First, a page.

says you know what, I may have ordered too many MRAPs. And
he was seriously considering trying to work with the vendor to
lower the number that he would acquire.
I think that gives you an excellent opportunity to buy the difference, to make them available for stateside training. Again, all I
am asking is for a target date.
Secretary GEREN. I appreciate that.
Mr. TAYLOR. We all live by target dates.
Secretary GEREN. Yes, thank you. Certainly, we will do that.
Mr. TAYLOR. Okay. Thank you very much.
The CHAIRMAN. Speaking about target dates and timelines, is it
not true that the American Army began seriously training the Iraqi
forces in late 2004?
General CASEY. You know, there was always an effort going on.
But if you look at when we stood up the multi-national security
and transition command, I think it was the April, May timeframe
of 2004.
The CHAIRMAN. Of 2004? So we have had 2005, 2006, 2007, and
now we are well into 2008. In your personal and professional opinion, General, since you were there, could you give us a target date
as to when the Iraqi forces can be fully trained to take over their
own security?
General CASEY. You know, when you say fully trained to a soldier, that means, you know, almost to the capability of the U.S.
The CHAIRMAN. Take it over, take it over, and the United States
Army can come home.
General CASEY. Yes. I mean, my personal view, Senator, is the
The CHAIRMAN. I am not a senator. I was a state senator once
upon a time.

General CASEY. Pardon me.
The CHAIRMAN. But I am not now. I am a member of the House.
General CASEY. Pardon me. I have been on the other side of the
Hill here for the last couple of days.
The CHAIRMAN. Okay. But this is more fun, isn’t it?
General CASEY. Now, there is a good one. They are going to need
our help for some period of time.
The CHAIRMAN. Well, we understand that.
General CASEY. But certainly, not at the same level that we are.
General CASEY. I don’t find it useful to talk about when will they
be absolutely fully independent of us.
The CHAIRMAN. Well, you know, it is interesting, though. Let me
interrupt. Excuse me just a second.
It is interesting, though. Folks at home say hey, how long have
we been there, how much longer do we have to be there to train
up these forces. So we have 2005, 2006, 2007. We are in 2008, and
we started in April, May of 2004. Somewhere along the line we
ought to say it is your baby.
General CASEY. I mean, I think you know my feelings and what
I tried to do when I was there to get them to build their capability
as rapidly as we can.
The CHAIRMAN. I know that. And I compliment you on it.
General CASEY. And I think you will also agree——
The CHAIRMAN. And that is a tough job, tough job.
General CASEY. Yes. I think you will also agree, though, that you
don’t build an army overnight, and you especially don’t do it while
it is fighting every day. You know the old joke about the heart surgeon and the motorcycle mechanic and they are arguing whose job
is harder? And the heart surgeon says I do mine with the motor
running. I mean, that is what they are doing.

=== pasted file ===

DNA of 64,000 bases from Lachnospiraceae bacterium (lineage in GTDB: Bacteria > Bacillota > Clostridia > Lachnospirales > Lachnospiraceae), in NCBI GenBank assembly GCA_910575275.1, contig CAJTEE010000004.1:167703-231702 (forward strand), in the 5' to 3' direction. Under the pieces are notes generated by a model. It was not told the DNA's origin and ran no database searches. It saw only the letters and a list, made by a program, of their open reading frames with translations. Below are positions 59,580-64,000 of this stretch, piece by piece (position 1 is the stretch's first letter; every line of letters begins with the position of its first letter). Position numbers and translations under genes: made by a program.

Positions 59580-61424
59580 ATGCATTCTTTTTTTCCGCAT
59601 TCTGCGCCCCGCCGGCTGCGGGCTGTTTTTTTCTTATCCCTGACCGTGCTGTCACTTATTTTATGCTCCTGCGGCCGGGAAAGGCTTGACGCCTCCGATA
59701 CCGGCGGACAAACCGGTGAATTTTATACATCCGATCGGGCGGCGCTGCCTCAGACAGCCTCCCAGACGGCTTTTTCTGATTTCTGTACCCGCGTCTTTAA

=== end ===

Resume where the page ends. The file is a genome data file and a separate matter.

You are building an army from scratch while the motor is running, while they are fighting counterinsurgency operations every
day. Leaders are getting killed, having to be re-stood up. I mean,
it is a difficult proposition. I think they are doing a magnificent job.
And I couldn’t begin to give you a—to answer your first question.
The CHAIRMAN. I had an excellent discussion with Lieutenant
General Caldwell not long ago regarding what is now FM3–0. And
you had a copy of it on the desk there a few moments ago. Could
you tell our committee in just as few words as possible what this
new field manual purports to do, please?
General CASEY. Yes, Congressman. It begins to move us as an
Army to deal with full spectrum operations. And we believe offense,
defense, and stability operations simultaneously applied are what
we are going to need in the 21st century to be successful.
The CHAIRMAN. Thank you. Timelines—I have in front of me the
timelines for fiscal year 2009, 2010, 2014, 2015 regarding the future combat systems. Let me direct your attention—and I hope
your good staff behind you would take some good notes on this.
For fiscal year 2009—there are five items—number one, five
early prototypes of non-line of sight cannon vehicles; number two,
prototype unattended ground censors; number three, prototype nonline of sight missile launcher; number four, prototype FCS vehicle
computers for M–1, M–2, and Humvees; and number five, proto-

types of small UAV and small robot. And I hope someone on your
staff got all five of those. I can repeat them if you want me to.
General CASEY. No. I have got them and am very familiar with
The CHAIRMAN. Okay. The fiscal year is one-half through at the
end of March. Am I correct? The fiscal year 2009 is over, the half
of it is——
Secretary GEREN. 2008.
The CHAIRMAN. 2008——
Secretary GEREN. Right.
The CHAIRMAN [continuing]. Is over. So fiscal year 2009 will be—
the mid-year will be March of next year. Am I correct?
General CASEY. I thought you were trying to trick me, Congressman.
The CHAIRMAN. No. There is no way to trick you, General. Can
you give us on that day the status of each of those five items that
were mentioned as of that day, mid–2009 fiscal year? That is a way
off, but I would put it into the back of your mind so you might do
that. And I would certainly appreciate that for the committee next
year would be very, very helpful for us next year.
General CASEY. If I might, I guess you are asking how far along
will those five systems be.
The CHAIRMAN. That is correct.
General CASEY. Okay.
The CHAIRMAN. See, they are all supposed to be done by the end